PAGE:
Denise Levertov (24 October 1923 – 20 December 1997) was one of the most acclaimed American poets of the 20th century
She was born and grew up in Ilford, Essex, a suburb to which Jewish immigrants from Russia and Poland moved after arriving in the East End of London. Her father, Paul Levertoff, had been a teacher at Leipzig University and as a Russian Hassidic Jew was held under house arrest during the First World War as an ‘enemy alien’ by virtue of his ethnicity. He became a believer in Yeshua in 1895 and moved to England, where he became an Anglican priest and pioneering Hebrew Christian, translator of the Zohar, and writer. Her mother, Beatrice Adelaide (née Spooner-Jones) Levertoff, came from a small mining village in North Wales.
Denise wrote, “My father’s Hasidic ancestry, his being steeped in Jewish and Christian scholarship and mysticism, his fervour and eloquence as a preacher, were factors built into my cells”. She was home-schooled, showing an enthusiasm for writing from an early age and studied ballet, art, piano and French as well as standard subjects.
She wrote about the strangeness she felt growing up part Jewish, German, Welsh and English, but not fully belonging to any of these identities. She felt lent her a she was special rather than excluded: “[I knew] before I was ten that I was an artist-person and I had a destiny”.
When she was five years old she declared she would be a writer. At the age of 12, she sent some of her poems to T. S. Eliot (who knew her father), who replied with a two-page letter of encouragement. In 1940, when she was 17, Levertov published her first poem. During the Blitz, Levertov served in London as a civilian nurse. Her first book, The Double Image, was published six years later.
In 1947, she married American writer Mitchell Goodman and moved to the United States in 1948. Although they divorced in 1975, having one son, Nikolai. In 1955, she became an American citizen.
Levertov’s first two books had comprised poems written in traditional forms and language. She was influenced by the Black Mountain poets and William Carlos Williams. Her first American book of poetry, Here and Now, shows the beginnings of this transition and transformation. Her poem “With Eyes at the Back of Our Heads” (below) established her reputation.
During the 1960s and 70s, Levertov became much more politically active in her life and work. As poetry editor for The Nation, she was able to support and publish the work of feminist and other leftist activist poets. The Vietnam War was an especially important focus of her poetry, which often tried to weave together the personal and political, as in her poem “The Sorrow Dance,” which speaks of her sister Olga’s death
… how you always
loved that cadence, ‘Underneath
are the everlasting arms’—
burned out, down
to the sick bone, save for
that kind candle.
In 1990 she joined the Catholic Church at St. Edwards, Seattle, In 1997, she brought together 38 poems from seven of her earlier volumes in The Stream & the Sapphire, a collection intended, as Levertov explains in the foreword to the collection, to “trace my slow movement from agnosticism to Christian faith, a movement incorporating much doubt and questioning as well as affirmation.”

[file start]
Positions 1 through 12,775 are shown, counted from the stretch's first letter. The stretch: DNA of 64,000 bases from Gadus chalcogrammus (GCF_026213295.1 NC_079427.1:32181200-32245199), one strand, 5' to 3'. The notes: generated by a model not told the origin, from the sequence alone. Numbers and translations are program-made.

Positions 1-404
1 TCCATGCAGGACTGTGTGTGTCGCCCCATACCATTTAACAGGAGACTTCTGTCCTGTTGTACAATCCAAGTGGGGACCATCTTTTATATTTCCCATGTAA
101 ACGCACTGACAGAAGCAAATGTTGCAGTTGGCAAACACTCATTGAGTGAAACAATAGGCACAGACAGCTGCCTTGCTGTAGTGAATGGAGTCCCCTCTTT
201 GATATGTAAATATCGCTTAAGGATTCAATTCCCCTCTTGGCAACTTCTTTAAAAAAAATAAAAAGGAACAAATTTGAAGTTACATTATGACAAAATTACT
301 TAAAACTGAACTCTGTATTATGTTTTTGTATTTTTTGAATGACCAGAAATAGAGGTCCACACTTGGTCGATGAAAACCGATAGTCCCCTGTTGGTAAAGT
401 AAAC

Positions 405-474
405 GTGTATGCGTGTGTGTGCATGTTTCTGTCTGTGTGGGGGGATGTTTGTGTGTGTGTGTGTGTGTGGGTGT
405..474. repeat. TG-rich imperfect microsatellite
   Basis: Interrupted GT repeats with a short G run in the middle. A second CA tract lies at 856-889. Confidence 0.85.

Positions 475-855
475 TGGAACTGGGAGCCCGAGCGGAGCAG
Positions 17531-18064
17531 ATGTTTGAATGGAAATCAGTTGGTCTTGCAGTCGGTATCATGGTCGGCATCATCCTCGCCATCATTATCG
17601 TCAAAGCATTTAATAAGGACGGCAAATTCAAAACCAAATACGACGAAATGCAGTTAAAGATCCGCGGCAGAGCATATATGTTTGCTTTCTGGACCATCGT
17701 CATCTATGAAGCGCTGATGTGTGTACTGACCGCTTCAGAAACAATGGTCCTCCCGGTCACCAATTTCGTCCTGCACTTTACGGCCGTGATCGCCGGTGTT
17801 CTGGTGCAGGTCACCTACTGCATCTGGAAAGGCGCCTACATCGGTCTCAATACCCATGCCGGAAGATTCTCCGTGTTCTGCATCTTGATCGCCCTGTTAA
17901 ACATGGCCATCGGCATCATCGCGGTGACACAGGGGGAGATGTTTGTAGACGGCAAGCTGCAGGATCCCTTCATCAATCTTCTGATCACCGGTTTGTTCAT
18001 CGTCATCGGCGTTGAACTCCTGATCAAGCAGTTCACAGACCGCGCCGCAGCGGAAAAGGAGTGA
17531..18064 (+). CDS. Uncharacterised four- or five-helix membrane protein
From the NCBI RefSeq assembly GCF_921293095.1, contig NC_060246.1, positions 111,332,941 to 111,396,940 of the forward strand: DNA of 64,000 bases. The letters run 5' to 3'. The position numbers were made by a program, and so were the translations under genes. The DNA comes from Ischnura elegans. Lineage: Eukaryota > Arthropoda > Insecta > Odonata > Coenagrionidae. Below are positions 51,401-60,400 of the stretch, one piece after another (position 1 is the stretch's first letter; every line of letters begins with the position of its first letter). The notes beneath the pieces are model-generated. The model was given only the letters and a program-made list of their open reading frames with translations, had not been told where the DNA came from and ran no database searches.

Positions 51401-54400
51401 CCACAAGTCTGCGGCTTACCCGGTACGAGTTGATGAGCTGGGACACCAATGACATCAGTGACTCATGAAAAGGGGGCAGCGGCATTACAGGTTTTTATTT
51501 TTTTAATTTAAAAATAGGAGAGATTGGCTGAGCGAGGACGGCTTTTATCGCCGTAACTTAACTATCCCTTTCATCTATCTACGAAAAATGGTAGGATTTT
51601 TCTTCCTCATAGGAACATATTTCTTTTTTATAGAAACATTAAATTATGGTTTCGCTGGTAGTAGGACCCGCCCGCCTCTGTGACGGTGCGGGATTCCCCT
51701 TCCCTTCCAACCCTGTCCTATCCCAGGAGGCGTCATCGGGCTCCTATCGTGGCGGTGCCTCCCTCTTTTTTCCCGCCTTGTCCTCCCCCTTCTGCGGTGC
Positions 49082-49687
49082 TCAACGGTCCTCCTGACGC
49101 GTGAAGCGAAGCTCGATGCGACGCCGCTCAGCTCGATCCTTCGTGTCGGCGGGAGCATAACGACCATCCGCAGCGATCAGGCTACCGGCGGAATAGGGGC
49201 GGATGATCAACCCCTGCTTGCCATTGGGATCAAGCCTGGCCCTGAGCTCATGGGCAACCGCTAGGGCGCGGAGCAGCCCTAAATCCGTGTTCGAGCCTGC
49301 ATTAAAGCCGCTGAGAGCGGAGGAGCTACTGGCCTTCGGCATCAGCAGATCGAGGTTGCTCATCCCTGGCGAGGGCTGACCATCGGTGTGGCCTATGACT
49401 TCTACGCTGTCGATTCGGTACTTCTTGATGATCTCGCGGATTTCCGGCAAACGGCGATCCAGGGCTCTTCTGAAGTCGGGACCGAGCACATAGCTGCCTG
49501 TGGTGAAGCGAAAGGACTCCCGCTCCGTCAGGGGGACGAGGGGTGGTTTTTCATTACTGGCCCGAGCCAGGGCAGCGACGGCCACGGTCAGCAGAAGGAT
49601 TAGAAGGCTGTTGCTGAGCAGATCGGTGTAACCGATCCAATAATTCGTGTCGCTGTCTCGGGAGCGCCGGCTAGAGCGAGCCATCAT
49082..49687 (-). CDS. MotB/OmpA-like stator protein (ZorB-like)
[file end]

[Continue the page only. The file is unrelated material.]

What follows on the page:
From A Poet’s Valediction Nicholas O’Connell
Did your understanding of poetic inspiration help to imagine what it would be like to have religious faith?
That’s one way of putting it. When you’re really caught up in writing a poem, it can be a form of prayer. I’m not very good at praying, but what I experience when I’m writing a poem is close to prayer. I feel it in different degrees and not with every poem. But in certain ways writing is a form of prayer.
Is prayer similar to poetic inspiration, in that you can’t force it, but simply must wait and hope for it?
But you do have to focus your attention. I was really amazed at how close the exercises of St. Ignatius of Loyola were to a poet or novelist imagining a scene. You focus your attention on some particular aspect of the life of Christ. You try to compose that scene in your imagination, place yourself there. If it’s the Via Dolorosa, you have to ask yourself, are you one of the disciples? Are you a passerby? Are you a spectator that likes to watch from the side, the way people used to watch hangings? You establish who you are and where you stand and then you look at what you see. –
For what You have given us
In Denise, in Paul, in Olga and Beatrice
We give You thanks
For what You have made us
In darkness and doubt
In pain and in pointlessness
We cry out for help
For what You have done for us
In giving us life
In transforming our hope
In sending Yeshua
We write in the lines of our lives
Sources and resources:
Dana Greene Denise Levertov: A Poet’s Life (2012).
Donna Krolik Hollenberg, A Poet’s Revolution: The Life of Denise Levertov (2013)
Final Interview http://www.english.illinois.edu/maps/poets/g_l/levertov/oconnell.htm
With eyes at the back of our heads/Denis Levertov
With eyes at the back of our heads
we see a mountain
not obstructed with woods but laced
here and there with feathery groves.
The doors before us a facade
that perhaps has no house in back of it
are too narrow, and one is set high
with no doorsill. The architect sees
the imperfect proposition and
turns eagerly to the knitter.
Set it to rights!
The knitter begins to knit.
For we want
to enter the house, if there is a house,
to pass through the doors at least
into whatever lies beyond them,
we want to enter the arms
of the knitted garment. As one
is re-formed, so the other,
When the doors widen
when the sleeves admit us
the way to the mountain will clear,
the mountain we see with
eyes at the back of our heads, mountain
cut of limestone, echoing
with hidden rivers, mountain
of short grass and subtle shadows.
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